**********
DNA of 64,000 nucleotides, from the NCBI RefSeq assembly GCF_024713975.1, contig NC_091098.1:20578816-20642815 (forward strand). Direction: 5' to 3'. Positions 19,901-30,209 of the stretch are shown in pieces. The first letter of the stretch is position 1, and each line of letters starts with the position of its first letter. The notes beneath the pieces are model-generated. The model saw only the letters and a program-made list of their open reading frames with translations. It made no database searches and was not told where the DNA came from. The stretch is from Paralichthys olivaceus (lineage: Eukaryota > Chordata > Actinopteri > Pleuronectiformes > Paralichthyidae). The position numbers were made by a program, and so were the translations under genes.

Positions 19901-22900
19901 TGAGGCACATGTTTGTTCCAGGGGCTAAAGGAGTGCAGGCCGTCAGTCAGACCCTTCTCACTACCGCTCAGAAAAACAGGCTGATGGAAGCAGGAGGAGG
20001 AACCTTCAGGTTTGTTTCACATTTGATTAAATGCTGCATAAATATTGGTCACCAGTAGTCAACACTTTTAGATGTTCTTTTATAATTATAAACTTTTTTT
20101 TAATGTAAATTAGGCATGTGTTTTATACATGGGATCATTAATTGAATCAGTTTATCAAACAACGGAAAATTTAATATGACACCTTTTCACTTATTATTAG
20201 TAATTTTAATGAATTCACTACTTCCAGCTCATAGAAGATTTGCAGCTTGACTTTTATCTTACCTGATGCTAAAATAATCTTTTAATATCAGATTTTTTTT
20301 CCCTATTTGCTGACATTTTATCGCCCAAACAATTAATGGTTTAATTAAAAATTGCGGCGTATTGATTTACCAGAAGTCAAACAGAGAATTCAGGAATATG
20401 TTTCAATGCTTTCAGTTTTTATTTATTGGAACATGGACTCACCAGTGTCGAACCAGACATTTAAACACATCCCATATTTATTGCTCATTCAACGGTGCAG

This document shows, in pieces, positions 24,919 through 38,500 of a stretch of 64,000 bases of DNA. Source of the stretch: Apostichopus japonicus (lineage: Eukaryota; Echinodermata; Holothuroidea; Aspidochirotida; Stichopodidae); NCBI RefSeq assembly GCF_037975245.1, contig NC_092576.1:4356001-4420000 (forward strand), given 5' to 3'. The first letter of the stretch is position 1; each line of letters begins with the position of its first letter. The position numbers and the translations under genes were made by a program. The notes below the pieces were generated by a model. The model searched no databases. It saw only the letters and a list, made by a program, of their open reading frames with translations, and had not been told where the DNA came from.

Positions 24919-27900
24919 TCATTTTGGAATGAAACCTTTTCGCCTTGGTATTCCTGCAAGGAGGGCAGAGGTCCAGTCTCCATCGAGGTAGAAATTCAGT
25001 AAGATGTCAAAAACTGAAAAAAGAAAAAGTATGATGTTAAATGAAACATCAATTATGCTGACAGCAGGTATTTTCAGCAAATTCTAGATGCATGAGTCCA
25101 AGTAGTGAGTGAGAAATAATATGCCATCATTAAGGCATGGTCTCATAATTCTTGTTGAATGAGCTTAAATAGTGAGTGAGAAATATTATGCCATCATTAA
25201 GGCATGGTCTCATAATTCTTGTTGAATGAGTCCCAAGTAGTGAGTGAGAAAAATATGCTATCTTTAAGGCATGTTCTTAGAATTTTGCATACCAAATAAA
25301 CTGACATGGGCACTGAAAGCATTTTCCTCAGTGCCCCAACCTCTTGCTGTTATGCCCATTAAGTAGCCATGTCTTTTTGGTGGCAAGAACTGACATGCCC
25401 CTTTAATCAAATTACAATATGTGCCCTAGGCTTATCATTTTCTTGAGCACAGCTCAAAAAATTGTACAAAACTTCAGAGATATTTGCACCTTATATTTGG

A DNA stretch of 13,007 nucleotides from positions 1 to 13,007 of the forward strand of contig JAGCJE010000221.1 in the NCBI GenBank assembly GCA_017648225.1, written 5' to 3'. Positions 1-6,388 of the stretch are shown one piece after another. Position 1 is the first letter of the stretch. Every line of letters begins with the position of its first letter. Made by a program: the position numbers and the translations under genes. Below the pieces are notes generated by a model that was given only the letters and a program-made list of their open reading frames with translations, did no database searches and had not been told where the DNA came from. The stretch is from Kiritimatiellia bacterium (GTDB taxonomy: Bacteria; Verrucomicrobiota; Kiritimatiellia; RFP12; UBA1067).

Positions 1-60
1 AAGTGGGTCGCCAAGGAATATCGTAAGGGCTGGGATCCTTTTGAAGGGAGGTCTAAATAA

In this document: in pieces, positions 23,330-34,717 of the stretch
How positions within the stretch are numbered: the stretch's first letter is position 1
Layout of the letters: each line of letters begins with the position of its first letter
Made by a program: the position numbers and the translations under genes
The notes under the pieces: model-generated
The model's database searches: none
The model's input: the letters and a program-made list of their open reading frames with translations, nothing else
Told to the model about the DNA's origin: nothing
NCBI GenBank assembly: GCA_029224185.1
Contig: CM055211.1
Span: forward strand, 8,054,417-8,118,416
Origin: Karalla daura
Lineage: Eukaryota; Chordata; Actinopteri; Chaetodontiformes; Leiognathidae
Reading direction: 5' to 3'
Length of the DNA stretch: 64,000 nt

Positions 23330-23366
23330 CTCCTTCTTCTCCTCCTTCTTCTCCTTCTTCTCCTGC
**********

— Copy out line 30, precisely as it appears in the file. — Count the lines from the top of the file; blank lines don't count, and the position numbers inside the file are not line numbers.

Span: forward strand, 8,054,417-8,118,416